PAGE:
ASIA - The growth in the bond market in Asia over the past year is set to continue for the next five years.
It will be driven by the higher capital ratios that Basel III will require of banks, says Lenny Feder, group head of financial markets at Standard Chartered.
The volume of bonds issued by Asian corporates has increased 50 per cent in the past year, Mr Feder told BT.
Basel III refers to the comprehensive set of reforms designed to improve regulation, supervision and risk management within the banking sector.
Under the new rulebook, which will come into effect in 2018, banks have to increase their capital adequacy ratios - a measure of a bank's capital against its risk-weighted credit exposure.
"As a bank, you have two choices: you can either reduce lending, or raise more equity. Not many banks have been doing the latter, so the only choice is to reduce lending," said Mr Feder.
While emphasising that banks in Asia are well-capitalised and will not stop lending, the collective loan growth rate in Asia will be slower in the next five years as compared to that in the past 10 years, he said.
"In 2017, banks will lend out fewer dollars for every dollar of equity they have, as compared to now."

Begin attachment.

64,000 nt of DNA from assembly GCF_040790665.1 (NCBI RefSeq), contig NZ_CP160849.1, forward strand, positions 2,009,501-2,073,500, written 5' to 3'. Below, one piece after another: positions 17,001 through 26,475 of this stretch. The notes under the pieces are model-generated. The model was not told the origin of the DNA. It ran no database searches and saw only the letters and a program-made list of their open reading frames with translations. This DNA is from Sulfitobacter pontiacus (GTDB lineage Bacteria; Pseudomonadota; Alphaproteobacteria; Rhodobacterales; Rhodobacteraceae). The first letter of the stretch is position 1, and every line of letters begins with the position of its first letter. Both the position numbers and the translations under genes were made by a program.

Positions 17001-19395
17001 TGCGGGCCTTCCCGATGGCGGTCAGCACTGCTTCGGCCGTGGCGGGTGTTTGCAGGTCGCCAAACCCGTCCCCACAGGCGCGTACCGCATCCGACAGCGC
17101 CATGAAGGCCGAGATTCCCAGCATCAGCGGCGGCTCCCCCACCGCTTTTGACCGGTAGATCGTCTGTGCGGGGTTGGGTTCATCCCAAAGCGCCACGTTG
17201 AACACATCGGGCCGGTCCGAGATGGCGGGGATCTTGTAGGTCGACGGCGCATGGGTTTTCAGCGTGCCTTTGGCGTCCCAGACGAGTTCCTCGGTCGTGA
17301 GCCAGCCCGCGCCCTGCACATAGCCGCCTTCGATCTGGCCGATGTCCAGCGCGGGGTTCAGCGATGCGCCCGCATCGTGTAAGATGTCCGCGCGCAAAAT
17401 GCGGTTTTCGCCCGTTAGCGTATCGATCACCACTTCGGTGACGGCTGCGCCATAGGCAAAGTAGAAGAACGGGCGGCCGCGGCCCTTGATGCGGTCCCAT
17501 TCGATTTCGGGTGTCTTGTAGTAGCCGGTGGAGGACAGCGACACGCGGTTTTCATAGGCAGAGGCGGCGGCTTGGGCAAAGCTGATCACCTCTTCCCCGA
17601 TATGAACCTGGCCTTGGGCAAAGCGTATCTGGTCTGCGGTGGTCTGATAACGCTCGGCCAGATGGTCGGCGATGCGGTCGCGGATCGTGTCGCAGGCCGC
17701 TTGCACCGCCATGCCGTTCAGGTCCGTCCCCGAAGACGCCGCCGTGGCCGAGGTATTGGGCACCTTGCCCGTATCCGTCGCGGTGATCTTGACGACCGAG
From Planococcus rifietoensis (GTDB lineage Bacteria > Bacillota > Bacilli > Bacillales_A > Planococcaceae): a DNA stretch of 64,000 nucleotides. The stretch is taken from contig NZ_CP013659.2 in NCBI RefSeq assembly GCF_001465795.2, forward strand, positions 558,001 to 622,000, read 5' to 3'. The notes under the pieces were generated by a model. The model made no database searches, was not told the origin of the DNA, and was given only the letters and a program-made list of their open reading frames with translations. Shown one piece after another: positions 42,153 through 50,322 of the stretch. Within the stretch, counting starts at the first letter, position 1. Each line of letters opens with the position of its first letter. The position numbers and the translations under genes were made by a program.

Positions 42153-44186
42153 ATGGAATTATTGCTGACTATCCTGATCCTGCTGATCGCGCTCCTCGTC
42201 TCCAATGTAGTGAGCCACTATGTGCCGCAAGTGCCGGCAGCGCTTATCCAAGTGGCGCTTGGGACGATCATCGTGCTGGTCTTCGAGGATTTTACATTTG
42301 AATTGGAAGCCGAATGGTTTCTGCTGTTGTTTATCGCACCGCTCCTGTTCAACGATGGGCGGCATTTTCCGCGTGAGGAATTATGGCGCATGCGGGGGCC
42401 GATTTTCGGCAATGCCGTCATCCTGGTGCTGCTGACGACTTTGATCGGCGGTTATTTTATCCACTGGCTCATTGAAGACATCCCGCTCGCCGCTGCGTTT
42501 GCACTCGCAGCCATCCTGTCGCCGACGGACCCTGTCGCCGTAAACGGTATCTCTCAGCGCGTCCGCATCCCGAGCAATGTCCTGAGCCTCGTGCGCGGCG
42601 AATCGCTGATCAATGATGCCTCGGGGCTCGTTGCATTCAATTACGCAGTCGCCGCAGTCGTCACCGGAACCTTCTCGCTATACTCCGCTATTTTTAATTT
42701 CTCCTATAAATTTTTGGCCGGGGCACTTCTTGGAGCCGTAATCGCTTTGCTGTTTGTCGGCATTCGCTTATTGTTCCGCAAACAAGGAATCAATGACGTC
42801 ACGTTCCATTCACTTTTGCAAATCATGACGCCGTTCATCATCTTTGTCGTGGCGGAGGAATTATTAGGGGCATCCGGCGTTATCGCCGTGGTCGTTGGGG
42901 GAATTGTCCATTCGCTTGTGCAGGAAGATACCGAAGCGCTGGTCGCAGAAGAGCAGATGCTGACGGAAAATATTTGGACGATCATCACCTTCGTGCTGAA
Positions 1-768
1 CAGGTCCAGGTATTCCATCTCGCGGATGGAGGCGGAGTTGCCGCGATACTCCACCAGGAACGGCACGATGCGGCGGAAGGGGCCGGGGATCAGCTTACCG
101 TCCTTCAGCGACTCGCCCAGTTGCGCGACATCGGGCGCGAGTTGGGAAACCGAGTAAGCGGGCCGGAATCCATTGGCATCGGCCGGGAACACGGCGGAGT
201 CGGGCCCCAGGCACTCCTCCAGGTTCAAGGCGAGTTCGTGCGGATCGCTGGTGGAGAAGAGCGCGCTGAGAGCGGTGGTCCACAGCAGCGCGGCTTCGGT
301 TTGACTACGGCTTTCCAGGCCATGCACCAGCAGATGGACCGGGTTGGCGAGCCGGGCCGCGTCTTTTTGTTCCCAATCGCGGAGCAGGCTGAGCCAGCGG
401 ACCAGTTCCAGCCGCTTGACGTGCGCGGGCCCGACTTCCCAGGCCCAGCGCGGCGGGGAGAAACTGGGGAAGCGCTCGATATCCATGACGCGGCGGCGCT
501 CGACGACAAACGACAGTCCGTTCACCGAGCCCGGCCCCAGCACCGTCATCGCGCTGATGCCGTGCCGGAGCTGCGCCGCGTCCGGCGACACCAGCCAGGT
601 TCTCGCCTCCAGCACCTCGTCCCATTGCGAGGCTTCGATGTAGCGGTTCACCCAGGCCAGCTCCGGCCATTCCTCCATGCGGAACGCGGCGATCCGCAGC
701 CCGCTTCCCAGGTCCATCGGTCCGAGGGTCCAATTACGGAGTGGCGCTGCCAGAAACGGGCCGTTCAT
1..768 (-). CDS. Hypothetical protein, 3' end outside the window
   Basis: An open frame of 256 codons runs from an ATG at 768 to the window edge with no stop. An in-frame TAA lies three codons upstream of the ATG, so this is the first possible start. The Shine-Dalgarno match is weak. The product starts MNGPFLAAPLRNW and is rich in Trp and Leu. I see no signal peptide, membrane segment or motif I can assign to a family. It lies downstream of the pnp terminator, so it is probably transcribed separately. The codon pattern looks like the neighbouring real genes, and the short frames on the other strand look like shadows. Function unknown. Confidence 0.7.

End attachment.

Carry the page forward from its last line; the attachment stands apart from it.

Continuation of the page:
At the same time, the foreign capital that has been floating in the Asian economies will find its way back to the West.
"So the only choice for companies, if they want to continue growing, is to hit the bond markets," Mr Feder said.
He predicts that about about US$10 trillion (S$12.25 trillion) worth of bonds will be issued over the next five years, if companies grow at two-thirds the pace that they have been growing at in the past 10 years, and bank loan growth rate slows.
There has been about US$30 billion worth of bonds issued so far this year.
In 2017, bonds will comprise 41 per cent of total Asian corporate outstanding credit, according to forecasts made by Standard Chartered.
This is compared to 25 per cent last year.
Even if interest rates were to rise, companies will still need credit to grow, and hence the bond market is likely to grow regardless of the interest-rate environment, Mr Feder said.
However, certain infrastructure challenges will have to be addressed before the Asian bond market can be deepened, he added.
These include having consistent reporting, standardisation of documents, and a common legal framework for Asean.